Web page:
Buffalo River Watershed Biotic Stressor Identification

A Stressor Identification (SID) analysis is a step-by-step approach for identifying the probable cause(s) of biological impairment in a stream system. There are four stream reaches within the Buffalo River Watershed that were identified as impaired for aquatic life based upon poor Index of Biological Integrity (IBI) scores that indicate an unhealthy biological community. Further evaluation was completed to connect the biological community to the stressor(s) causing the impairment. This report describes the evaluation of the environmental data and the diagnoses of the probable causes for the biological impairments. Numerous candidate causes for impairment were evaluated using the U.S. Environmental Protection Agency's (EPA's) Causal Analysis/Diagnosis Decision Information System (CADDIS), the Minnesota Pollution Control Agency's (MPCA's) biological Total Maximum Daily Load (TMDL) protocols, and a weight of evidence analysis. The Buffalo River Watershed is a complex system with great diversity in topography, stream channel type and condition, soils, and drainage intensity. This diversity results in a variety of conditions that support a broad spectrum of fish and aquatic macroinvertebrate life. The SID analysis determined the probable stressors in each of the four impaired reaches. The stressors found to be acting upon the Buffalo River system include high sediment/turbidity, lack of connectivity, lack of habitat availability, altered hydrology, and low dissolved oxygen (DO). In addition to these stressors, high phosphorus, high nitrate, and pesticides were reviewed for their potential influence on the biology of the impaired reaches.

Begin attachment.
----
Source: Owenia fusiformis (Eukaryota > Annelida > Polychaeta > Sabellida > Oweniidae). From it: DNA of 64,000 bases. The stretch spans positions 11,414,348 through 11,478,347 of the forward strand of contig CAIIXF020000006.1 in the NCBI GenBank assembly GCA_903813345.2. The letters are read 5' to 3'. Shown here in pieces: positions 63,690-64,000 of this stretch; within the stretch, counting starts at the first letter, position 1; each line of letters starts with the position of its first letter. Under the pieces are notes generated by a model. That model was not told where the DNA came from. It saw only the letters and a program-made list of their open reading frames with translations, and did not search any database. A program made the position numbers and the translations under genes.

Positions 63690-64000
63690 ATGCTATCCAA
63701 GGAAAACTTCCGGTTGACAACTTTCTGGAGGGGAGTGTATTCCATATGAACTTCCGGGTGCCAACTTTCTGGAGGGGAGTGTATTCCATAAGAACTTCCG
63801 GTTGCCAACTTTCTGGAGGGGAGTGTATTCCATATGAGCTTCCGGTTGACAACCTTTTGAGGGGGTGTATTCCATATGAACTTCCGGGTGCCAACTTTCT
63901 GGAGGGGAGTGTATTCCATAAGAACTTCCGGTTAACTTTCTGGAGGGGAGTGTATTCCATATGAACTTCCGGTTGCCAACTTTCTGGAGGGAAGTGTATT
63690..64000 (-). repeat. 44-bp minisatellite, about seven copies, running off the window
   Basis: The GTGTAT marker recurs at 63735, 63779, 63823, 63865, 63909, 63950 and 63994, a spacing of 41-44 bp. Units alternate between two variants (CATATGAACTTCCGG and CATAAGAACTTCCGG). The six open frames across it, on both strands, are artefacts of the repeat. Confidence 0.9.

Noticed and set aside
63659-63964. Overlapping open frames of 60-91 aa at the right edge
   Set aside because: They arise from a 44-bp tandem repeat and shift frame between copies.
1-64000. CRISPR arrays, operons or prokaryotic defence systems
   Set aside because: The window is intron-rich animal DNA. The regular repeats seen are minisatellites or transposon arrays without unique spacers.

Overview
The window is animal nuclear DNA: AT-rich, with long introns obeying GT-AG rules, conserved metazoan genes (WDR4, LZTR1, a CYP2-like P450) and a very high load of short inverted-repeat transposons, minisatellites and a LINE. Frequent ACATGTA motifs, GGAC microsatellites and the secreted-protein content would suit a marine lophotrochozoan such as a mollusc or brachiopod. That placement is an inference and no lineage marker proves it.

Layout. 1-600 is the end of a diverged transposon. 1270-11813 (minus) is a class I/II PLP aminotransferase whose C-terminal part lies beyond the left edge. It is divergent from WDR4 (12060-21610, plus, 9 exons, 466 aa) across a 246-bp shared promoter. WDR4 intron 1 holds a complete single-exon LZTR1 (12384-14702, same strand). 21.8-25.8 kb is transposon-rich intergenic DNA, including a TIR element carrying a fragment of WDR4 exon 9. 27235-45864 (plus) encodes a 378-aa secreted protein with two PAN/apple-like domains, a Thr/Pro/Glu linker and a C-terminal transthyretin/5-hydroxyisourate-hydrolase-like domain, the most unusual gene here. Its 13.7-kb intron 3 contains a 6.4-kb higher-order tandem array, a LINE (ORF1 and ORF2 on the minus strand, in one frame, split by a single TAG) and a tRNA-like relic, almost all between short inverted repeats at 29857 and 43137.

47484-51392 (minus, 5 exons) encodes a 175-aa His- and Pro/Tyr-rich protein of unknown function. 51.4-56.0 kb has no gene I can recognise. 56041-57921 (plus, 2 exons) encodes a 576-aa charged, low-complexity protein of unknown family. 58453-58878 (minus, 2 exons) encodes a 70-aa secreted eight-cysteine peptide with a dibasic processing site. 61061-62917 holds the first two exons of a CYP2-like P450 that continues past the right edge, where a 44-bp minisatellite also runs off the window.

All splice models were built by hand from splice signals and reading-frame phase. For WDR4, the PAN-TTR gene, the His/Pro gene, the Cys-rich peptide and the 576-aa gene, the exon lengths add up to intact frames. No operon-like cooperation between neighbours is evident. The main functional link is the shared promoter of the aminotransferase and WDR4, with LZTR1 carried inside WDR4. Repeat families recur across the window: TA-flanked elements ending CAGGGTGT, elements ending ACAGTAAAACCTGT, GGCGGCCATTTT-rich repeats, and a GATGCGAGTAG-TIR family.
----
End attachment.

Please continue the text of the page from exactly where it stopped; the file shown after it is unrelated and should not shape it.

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Minnesota Water Research Digital Library
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